Including a surfactant is preferable, as it enables the ink to be discharged stably using an inkjet method, and also enables the penetrability of the ink to be appropriately controlled. The amount added varies depending on the type of surfactant used, but is preferably within a range from 0.1 to 10% by weight of the ink. If the surfactant is added in a large amount exceeding this range, then the surface tension of the ink decreases, and as a result, there is a possibility that the ink penetration into the item being printed such as a fabric may become overly fast, hindering the hiding power and coloration properties.

Specific examples of the anionic surfactants include the Emal series (Emal 0, 10, 2F, 40 and 20C), the Neopelex series (Neopelex GS, G-15, G-25 and G-65), the Pelex series (Pelex OT-P, TR, CS, TA, SS-L and SS-H), and the Demol series (Demol N, NL, RN and MS), all manufactured by Kao Corporation.

Specific examples of the cationic surfactants include the Acetamin series (Acetamin 24 and 86), the Quartamin series (Quartamin 24P, 86P, 60W and 86W), and the Sanisol series (Sanisol C and B-50), all manufactured by Kao Corporation.

Specific examples of the nonionic surfactants include acetylene glycol-based surfactants such as the Surfynol series (Surfynol 104E, 104H, 420, 440, 465 and 485) manufactured by Air Products and Chemicals, Inc., and polyoxyethylene alkyl ether-based surfactants such as the Emulgen series (Emulgen 102KG, 103, 104P, 105, 106, 108, 120, 147, 150, 220, 350, 404, 420, 705, 707, 709, 1108, 4985 and 2025G) manufactured by Kao Corporation.

Specific examples of the amphoteric surfactants include the Amphitol series (Amphitol 20BS, 24B, 86B, 20YB and 20N) manufactured by Kao Corporation.

An electrolyte may also be added to the ink to regulate the viscosity or the pH of the ink. Examples of the electrolyte include sodium sulfate, potassium hydrogen phosphate, sodium citrate, potassium tartrate and sodium borate, and two or more of these electrolytes may also be used in combination. Compounds such as sulfuric acid, nitric acid, acetic acid, sodium hydroxide, potassium hydroxide, ammonium hydroxide and triethanolamine may also be used as either ink thickening assistants or pH regulators.

By adding an antioxidant to the ink, oxidation of the ink components can be prevented, enabling the storage stability of the ink to be improved. Examples of compounds that may be used as the antioxidant include L-ascorbic acid, sodium L-ascorbate, sodium isoascorbate, potassium sulfite, sodium sulfite, sodium thiosulfate, sodium dithionite and sodium pyrosulfite.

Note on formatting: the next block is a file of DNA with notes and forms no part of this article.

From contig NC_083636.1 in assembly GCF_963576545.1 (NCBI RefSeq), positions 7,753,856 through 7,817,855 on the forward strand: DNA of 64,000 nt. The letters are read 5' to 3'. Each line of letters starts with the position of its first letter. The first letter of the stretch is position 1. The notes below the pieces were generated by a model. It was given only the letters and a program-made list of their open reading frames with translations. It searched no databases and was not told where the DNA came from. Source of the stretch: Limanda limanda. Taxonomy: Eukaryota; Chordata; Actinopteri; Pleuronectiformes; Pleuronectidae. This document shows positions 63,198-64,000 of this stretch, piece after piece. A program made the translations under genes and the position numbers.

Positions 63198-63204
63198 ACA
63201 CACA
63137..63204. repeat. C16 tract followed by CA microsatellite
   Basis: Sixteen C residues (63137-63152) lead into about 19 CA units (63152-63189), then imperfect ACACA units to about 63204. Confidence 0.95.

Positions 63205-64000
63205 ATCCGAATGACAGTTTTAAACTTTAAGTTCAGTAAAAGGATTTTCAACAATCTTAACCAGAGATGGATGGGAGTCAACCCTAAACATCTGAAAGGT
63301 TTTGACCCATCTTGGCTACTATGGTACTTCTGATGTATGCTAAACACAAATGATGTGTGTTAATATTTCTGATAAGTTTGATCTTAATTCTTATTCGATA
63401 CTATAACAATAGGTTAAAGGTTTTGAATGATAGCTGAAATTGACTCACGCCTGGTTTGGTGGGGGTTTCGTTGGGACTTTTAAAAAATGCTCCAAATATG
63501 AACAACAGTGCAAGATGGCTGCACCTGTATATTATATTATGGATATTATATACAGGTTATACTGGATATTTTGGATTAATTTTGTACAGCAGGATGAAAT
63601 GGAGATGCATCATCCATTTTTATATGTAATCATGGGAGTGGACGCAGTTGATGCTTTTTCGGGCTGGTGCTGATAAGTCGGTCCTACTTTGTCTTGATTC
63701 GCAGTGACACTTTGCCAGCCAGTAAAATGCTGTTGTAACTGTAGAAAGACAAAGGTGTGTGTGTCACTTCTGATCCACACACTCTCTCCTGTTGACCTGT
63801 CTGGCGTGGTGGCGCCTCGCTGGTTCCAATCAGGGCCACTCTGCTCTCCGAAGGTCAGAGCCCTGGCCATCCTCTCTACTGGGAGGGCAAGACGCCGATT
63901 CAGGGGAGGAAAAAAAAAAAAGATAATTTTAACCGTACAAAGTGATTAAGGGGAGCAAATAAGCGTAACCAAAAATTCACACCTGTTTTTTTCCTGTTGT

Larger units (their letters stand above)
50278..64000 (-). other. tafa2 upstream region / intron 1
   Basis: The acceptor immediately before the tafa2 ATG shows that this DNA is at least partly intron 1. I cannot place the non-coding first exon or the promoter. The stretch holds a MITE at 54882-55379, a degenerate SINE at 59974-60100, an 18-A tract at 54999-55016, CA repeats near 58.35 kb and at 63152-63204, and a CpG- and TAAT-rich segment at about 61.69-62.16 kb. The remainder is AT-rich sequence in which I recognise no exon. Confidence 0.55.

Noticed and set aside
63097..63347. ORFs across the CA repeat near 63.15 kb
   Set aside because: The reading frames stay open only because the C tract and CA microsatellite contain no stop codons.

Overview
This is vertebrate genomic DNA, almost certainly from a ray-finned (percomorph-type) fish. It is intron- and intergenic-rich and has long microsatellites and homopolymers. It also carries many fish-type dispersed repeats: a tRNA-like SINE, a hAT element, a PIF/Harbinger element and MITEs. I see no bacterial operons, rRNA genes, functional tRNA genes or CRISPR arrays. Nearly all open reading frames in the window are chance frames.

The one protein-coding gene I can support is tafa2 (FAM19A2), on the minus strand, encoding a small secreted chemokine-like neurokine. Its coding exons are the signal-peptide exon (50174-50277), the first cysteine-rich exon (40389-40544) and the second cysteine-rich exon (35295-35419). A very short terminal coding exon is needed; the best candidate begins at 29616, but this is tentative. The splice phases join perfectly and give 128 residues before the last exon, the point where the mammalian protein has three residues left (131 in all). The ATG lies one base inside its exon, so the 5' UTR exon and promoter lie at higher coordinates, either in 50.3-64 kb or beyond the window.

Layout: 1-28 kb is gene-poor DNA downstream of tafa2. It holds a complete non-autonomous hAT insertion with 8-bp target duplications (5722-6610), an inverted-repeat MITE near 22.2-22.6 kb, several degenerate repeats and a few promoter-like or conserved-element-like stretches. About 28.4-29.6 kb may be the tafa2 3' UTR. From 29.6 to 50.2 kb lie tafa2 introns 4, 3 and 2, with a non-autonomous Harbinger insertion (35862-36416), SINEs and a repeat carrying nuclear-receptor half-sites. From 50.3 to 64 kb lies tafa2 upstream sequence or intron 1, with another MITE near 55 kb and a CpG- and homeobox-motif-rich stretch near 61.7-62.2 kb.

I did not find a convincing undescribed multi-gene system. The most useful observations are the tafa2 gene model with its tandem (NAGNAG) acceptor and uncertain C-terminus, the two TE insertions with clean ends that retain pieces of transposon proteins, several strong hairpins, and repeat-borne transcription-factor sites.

By adding a preservative, decomposition of the ink can be prevented and the storage stability of the ink can be improved. Examples of compounds that may be used as the preservative include isothiazolone-based preservatives such as 5-chloro-2-methyl-4-isothiazolin-3-one, 2-methyl-4-isothiazolin-3-one, 2-n-octyl-4-isothiazolin-3-one and 1,2-benzisothiazolin-3-one; triazine-based preservatives such as hexahydro-1,3,5-tris(2-hydroxyethyl)-s-triazine; pyridine-based and quinoline-based preservatives such as sodium 2-pyridinethiol 1-oxide and 8-oxyquinoline; dithiocarbamate-based preservatives such as sodium dimethyldithiocarbamate; organobromine-based preservatives such as 2,2-dibromo-3-nitrilopropionamide, 2-bromo-2-nitro-1,3-propanediol, 2,2-dibromo-2-nitroethanol and 1,2-dibromo-2,4-dicyanobutane; as well as methyl p-hydroxybenzoate, ethyl p-hydroxybenzoate, potassium sorbate, sodium dehydroacetate and salicylic acid.

The surface tension of the ink comprising the aforementioned essential components and any of the above optional components as required is preferably within a range from 30 to 50 mN/m. In order to control the ink penetration, it is necessary to penetrates into the item being printed such as a fabric. In those cases where the item being printed is a fabric, if the surface tension of the ink is less than 30 mN/m, then the ink penetration speed increases, and an ink film cannot be formed satisfactorily on the fabric surface. Moreover, in the case of an ink having a low surface tension, the fabric readily absorbs the penetrating ink, meaning the pigment penetrates into the interior of the fabric fibers, making it impossible to hide the color of the base fabric. On the other hand, an ink surface tension that is greater than 50 mN/m is also undesirable, as it causes a deterioration in the discharge properties from the inkjet nozzles.

The ink viscosity may be adjusted as appropriate, although from the viewpoint of the discharge properties, it is preferably within a range from 1 to 30 mPa·s. This viscosity is measured at 23° C. by raising the shear stress from 0 Pa at a rate of 0.1 Pa/s, and refers to the ink viscosity at 10 Pa.

Next is a description of a method for producing a printed item using the ink according to the present invention. Examples of the item to be printed include a fabric, artificial leather or natural leather or the like, and specific examples of the fabric include fabrics formed from various natural or synthetic fibers such as cotton, silk, wool, hemp, Nylon, polyester or rayon. The ink according to the present invention is able to produce a printed item that exhibits superior durability and hiding power on any of a variety of fabric materials or leathers.

The ink is used in combination with a pretreatment agent comprising a polyvalent metal salt, and the item to be printed such as a fabric is treated in advance with the pretreatment agent before being printed with the ink. In other words, the method for producing a printed item comprises: (1) applying a pretreatment agent comprising a polyvalent metal salt to a printing location on an item to be printed, and (2) printing the ink according to the present invention using an inkjet recording method. By using this production method, a printed item having superior coloration and hiding power can be obtained, even on dark-colored fabrics.